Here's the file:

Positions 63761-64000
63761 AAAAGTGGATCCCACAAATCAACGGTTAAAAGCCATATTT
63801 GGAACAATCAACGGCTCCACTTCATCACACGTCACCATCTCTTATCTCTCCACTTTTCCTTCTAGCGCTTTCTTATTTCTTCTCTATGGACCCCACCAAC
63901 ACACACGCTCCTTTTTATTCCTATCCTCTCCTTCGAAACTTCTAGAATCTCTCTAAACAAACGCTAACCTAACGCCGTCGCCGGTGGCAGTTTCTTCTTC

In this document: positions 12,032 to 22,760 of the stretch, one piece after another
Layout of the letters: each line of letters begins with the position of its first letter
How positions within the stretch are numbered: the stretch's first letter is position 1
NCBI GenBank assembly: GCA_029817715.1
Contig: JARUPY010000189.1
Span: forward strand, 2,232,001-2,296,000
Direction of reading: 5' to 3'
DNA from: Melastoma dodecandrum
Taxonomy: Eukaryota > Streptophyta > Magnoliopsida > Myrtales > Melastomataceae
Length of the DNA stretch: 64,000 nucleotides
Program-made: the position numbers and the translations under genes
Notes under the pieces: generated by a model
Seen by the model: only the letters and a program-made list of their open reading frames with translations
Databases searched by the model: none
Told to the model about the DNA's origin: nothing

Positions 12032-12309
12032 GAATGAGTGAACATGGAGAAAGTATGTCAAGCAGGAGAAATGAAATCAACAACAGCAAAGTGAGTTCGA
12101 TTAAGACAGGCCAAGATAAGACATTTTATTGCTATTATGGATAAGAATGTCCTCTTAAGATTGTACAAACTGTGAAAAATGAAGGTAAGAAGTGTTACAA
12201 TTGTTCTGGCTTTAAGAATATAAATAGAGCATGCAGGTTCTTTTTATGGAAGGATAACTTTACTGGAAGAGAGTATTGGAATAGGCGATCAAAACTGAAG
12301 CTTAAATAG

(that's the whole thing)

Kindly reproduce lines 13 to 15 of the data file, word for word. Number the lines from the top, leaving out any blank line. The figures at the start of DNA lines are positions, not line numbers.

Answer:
Taxonomy: Eukaryota > Streptophyta > Magnoliopsida > Myrtales > Melastomataceae
Length of the DNA stretch: 64,000 nucleotides
Program-made: the position numbers and the translations under genes